Long before I started sewing or even think about learning how to, I had bought enough fabric for a long skirt. I think I had bought 1.5m of black linen. After that, I visited every seamstress in my neighbourhood to ask if she would make me said skirt. None of them would do it. They were only making alterations.
So I went ahead and stashed my fabric for a very very long time. After I learned how to sew I had some ideas about what to use it for but the fabric was never enough for the project I had in my mind.
When I got pregnant almost 5 years ago, I got a lot more serious about my sewing. I began by sewing fitted sheets and swaddle blankets. I even made myself a diaper bag. And then promptly made another one for my SIL. Soon I found myself sewing my post-partum wardrobe in my pre-pregnancy size! I never to this day reached my pre-pregnancy weight. But, hey! It was my first pregnancy, don’t judge!
These pair of pants are self-drafted using the pant block as a base. To make them wide leg I made the following alterations:
- I lowered the waistline by at least 15cm.
- I drew a straight line from the hip line to the ankle line. Then I added 5 cm to the ankle line and redrew a straight line from there to the waistline.
- I added inseam pockets. They are the easiest pocket to sew and I just free handed their pattern to fit my hand.
It sounds kind of tricky but I when you do it, it is quite straightforward and self-explanatory. For the waistband, I opted for a yoga-like elastic one. I used a rayon-lycra blend fabric and double folded it.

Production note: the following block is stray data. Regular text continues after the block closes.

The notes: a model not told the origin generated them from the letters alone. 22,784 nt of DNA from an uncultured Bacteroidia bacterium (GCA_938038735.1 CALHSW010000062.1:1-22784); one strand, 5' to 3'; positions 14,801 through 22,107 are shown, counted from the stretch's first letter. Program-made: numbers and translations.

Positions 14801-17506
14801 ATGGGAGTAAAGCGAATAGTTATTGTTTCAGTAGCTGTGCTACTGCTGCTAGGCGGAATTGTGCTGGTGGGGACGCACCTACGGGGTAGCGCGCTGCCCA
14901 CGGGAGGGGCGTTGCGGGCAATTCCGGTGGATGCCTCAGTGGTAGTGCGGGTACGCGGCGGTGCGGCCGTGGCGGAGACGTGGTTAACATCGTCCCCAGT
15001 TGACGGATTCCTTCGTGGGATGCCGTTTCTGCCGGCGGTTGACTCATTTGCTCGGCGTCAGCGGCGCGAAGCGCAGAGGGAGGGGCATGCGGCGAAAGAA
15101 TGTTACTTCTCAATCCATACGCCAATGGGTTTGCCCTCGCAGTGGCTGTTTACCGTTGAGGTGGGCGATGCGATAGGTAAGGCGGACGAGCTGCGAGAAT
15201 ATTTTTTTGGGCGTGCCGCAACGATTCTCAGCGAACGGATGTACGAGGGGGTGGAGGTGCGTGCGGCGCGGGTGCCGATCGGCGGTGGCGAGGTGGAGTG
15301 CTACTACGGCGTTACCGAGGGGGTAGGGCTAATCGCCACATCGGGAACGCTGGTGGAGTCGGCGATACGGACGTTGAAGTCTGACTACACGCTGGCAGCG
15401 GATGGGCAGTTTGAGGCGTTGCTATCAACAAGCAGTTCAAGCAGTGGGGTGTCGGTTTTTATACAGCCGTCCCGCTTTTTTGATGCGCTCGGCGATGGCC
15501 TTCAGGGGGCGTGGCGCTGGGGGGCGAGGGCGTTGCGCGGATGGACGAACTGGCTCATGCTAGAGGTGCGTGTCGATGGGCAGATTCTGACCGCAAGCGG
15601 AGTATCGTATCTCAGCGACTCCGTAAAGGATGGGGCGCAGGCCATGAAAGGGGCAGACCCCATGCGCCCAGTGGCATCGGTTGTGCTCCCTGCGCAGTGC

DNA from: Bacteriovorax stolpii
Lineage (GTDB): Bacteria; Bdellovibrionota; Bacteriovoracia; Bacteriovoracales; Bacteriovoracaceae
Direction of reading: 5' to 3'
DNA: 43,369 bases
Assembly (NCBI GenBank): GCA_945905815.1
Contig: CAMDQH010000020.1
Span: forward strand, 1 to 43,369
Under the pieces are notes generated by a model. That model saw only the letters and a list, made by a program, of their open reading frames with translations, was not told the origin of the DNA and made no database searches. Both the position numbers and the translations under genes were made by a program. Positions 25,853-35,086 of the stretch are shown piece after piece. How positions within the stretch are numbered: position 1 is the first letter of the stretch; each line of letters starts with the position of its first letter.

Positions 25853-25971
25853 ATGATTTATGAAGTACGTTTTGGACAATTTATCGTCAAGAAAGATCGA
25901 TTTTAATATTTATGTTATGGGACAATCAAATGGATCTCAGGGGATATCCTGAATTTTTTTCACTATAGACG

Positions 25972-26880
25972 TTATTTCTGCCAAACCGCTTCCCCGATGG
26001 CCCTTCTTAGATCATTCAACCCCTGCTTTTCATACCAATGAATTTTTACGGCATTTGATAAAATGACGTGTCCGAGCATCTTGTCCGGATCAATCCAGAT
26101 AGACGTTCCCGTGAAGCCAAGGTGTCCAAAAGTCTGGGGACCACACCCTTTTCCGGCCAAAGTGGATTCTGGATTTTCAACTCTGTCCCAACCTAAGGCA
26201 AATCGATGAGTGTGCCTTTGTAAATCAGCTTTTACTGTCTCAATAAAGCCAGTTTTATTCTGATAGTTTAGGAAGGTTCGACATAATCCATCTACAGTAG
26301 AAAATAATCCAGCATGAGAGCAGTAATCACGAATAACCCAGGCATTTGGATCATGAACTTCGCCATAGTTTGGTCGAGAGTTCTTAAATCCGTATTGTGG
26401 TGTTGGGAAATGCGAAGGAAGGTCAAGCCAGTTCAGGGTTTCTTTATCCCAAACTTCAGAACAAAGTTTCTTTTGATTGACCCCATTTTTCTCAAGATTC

My fabric was not strong enough to hold my pants in place, so I decided to use clear elastic to reinforce it. I sewed the clear elastic using the three-step zig-zag stitch. If your machine has this stitch then definitely use it. I find that it is the best stitch for elastics. I never had any kind of problems when using this. I highly recommend!
Inseam pockets are very easy to add to any garment. I used lining fabric on one side to reduce bulk. Unfortunately, I made a mistake when sewing them and put the lining on the side that touches my skin. Oh, well!!! I am still using them all the time.
When I was ready to cut into my fabric I saw that there was a big rip. I played Tetris with my pieces trying to find a way to fit all my pattern pieces but to no avail. So, I decided to cut in a way that put the tear on the bottom back of one pant. So the addition of the ribbon was not entirely a style decision.
Lastly, I hemmed the pants using wide cotton bias binding. This ensured that the pants were long enough to fit me and provided some weight to keep them from rising while walking. If you’re looking to lengthen your pants, this tutorial is for you.
I have worn this pants so much they started to fall into pieces. Time to sew a new pair!